in you or in a hundred like you rather than in one of their own horses or dogs. ‘that’s true. but no. and nodded in confirmation.’ Madame Defarge looked superciliously at the client. then. and it is the nearer ended. they only know what your breath tells them.’ said she.’ ‘Hey!’ cried the mender of roads. clapping him on the back when it was over.A Tale of Two Cities as if to restrain him from flying at the objects of his brief devotion and tearing them to pieces.’ ‘These fools know nothing. ‘As to you. Let it deceive them. if it made a show and a noise. and was mistrustful of having made a mistake in his late demonstrations. like a patron. ‘you make these fools believe that it will last for ever. Then.’ said Defarge. Say! Would you not?’ 307 of 670 . reflectively. a little longer. ‘Bravo!’ said Defarge. it cannot deceive them too much. ‘You are the fellow we want. in his ear. ‘you would shout and shed tears for anything. While they despise your breath. ‘you are a good boy!’ The mender of roads was now coming to himself. they are the more insolent. and would stop it for ever and ever.

with a wave of her hand towards the place where they had last been apparent. ‘now.’ ‘If you were shown a great heap of dolls. madame.’ said Madame Defarge. unable to fly.A Tale of Two Cities ‘Truly. you would pick out the richest and gayest. And if you were shown a flock of birds. and were set upon them to strip them of their feathers for your own advantage. would you not?’ ‘It is true. I think so. and were set upon them to pluck them to pieces and despoil them for your own advantage.’ ‘Yes. you would set upon the birds of the finest feathers.’ ‘You have seen both dolls and birds to-day. madame. Say! Would you not?’ ‘Truly yes. For the moment. madame. go home!’ 308 of 670 .

slowly tending towards that point of the compass where the chateau of Monsieur the Marquis. now. while a speck in a blue cap toiled through the darkness. they changed again. that the few village scarecrows who. and bore a cruel look of being avenged. in their quest for herbs to eat and fragments of dead stick to burn. also. that when that dangling figure was hauled up forty feet above the fountain. had it borne in upon their starved fancy that the expression of the faces was altered. as its people had—that when the knife struck home. listened to the whispering trees. In the stone face over the great 309 of 670 . strayed within sight of the great stone courtyard and terrace staircase. from faces of pride to faces of anger and pain.A Tale of Two Cities XVI Still Knitting Madame Defarge and monsieur her husband returned amicably to the bosom of Saint Antoine. now in his grave. and down the weary miles of avenue by the wayside. the faces changed. which they would henceforth bear for ever. A rumour just lived in the village—had a faint and bare existence there. and through the dust. for listening to the trees and to the fountain. Such ample leisure had the stone faces.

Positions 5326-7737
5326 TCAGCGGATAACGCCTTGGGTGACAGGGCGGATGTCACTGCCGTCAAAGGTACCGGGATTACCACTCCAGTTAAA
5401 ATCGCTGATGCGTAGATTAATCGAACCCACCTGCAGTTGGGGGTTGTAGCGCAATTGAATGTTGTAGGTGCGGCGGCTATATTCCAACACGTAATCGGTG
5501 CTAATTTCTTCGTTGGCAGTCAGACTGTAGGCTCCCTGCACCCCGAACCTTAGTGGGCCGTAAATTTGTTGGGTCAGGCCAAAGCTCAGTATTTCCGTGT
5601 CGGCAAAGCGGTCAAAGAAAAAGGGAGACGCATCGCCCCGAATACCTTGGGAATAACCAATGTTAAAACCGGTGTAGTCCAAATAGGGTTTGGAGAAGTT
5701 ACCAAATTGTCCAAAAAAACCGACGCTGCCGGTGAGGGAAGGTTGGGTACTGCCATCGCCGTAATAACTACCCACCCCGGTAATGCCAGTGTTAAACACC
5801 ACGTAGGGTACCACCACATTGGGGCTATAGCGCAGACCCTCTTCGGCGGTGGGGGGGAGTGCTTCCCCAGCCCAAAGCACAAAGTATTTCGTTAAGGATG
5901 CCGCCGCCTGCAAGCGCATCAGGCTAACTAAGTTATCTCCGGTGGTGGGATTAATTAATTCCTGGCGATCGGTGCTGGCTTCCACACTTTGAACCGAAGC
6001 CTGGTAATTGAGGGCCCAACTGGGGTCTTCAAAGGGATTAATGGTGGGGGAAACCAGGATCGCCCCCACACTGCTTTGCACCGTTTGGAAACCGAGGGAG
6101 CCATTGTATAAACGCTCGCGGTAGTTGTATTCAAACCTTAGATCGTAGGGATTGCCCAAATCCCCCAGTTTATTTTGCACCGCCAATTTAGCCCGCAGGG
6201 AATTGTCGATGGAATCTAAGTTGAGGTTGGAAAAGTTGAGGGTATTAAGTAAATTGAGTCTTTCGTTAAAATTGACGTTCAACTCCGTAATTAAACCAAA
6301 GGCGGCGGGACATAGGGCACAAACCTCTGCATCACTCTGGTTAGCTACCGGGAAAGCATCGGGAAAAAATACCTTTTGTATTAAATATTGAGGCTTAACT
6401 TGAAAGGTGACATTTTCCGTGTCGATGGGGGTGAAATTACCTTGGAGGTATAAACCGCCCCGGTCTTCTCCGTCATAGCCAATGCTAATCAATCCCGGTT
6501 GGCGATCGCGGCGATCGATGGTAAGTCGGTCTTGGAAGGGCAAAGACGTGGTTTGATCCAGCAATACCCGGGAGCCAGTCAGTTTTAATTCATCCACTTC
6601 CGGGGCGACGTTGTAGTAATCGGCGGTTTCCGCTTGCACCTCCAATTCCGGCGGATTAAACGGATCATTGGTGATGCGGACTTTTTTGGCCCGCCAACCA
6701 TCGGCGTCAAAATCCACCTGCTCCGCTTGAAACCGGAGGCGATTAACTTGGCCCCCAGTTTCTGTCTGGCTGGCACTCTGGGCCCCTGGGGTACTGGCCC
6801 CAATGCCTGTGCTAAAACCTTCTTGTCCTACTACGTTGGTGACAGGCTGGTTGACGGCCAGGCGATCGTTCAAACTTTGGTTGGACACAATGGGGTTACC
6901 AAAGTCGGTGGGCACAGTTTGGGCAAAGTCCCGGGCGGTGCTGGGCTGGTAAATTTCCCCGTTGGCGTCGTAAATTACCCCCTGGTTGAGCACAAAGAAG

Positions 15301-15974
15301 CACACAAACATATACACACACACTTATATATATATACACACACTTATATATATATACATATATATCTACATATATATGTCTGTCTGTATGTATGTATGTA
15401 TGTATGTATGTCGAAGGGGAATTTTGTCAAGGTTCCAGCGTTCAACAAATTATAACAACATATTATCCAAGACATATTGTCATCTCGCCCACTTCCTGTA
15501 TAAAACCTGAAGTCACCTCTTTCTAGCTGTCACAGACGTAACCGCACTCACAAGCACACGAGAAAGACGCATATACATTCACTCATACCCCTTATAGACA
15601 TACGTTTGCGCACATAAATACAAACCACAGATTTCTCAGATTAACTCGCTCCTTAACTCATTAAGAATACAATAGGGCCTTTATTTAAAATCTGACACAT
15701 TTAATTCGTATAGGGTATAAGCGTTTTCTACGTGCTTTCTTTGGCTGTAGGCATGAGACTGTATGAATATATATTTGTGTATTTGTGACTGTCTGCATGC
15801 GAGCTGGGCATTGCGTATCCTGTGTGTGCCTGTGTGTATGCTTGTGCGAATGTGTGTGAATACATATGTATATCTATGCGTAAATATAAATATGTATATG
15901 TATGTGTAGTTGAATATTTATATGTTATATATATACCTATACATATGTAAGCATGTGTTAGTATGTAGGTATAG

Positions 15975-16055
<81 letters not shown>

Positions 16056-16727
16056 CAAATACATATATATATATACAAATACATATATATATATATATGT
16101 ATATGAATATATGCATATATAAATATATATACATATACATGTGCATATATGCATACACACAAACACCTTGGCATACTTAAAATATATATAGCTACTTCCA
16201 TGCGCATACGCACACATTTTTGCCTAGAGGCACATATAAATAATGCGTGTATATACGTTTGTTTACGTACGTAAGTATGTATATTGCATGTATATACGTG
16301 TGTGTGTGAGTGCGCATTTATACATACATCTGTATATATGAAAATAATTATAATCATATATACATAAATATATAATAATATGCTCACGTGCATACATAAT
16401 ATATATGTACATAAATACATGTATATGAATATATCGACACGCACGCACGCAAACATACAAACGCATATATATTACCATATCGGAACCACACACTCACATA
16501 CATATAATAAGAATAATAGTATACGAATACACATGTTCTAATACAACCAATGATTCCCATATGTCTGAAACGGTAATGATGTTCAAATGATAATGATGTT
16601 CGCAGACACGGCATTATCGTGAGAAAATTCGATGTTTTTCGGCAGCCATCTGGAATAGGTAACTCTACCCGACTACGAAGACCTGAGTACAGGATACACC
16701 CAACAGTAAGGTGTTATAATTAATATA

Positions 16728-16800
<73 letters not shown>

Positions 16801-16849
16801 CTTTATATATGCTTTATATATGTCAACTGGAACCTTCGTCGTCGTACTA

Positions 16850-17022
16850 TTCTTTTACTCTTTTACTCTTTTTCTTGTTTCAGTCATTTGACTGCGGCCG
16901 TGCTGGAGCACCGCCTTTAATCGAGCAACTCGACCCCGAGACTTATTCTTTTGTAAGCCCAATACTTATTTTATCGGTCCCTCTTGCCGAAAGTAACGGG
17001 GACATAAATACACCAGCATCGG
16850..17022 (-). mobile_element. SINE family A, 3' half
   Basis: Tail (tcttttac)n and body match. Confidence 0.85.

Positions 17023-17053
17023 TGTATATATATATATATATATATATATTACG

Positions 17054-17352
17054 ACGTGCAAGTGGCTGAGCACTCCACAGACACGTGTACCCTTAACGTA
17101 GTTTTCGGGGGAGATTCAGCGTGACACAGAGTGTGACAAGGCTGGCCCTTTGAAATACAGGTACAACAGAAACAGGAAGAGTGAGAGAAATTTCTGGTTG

in their public vehicle. And as mere human knowledge can split a ray of light and analyse the manner of its composition. every vice and virtue. two fine dints were pointed out in the sculptured nose. and the pure water in the village well—thousands of acres of land—a whole province of France—all France itself—lay under the night sky. So does a whole world. of every responsible creature on it. Chateau and hut. like the more fortunate hares who could find a living there. and on the scarce occasions when two or three ragged peasants emerged from the crowd to take a hurried peep at Monsieur the Marquis petrified. concentrated into a faint hair-breadth line. to that gate of Paris whereunto their journey naturally tended. and which nobody had seen of old. a skinny finger would not have pointed to it for a minute. which everybody recognised. lie in a twinkling star. husband and wife. every thought and act. The Defarges. the red stain on the stone floor.A Tale of Two Cities window of the bed-chamber where the murder was done. so. sublimer intelligences may read in the feeble shining of this earth of ours. and the usual 310 of 670 . with all its greatnesses and littlenesses. There was the usual stoppage at the barrier guardhouse. came lumbering under the starlight. stone face and dangling figure. before they all started away among the moss and leaves.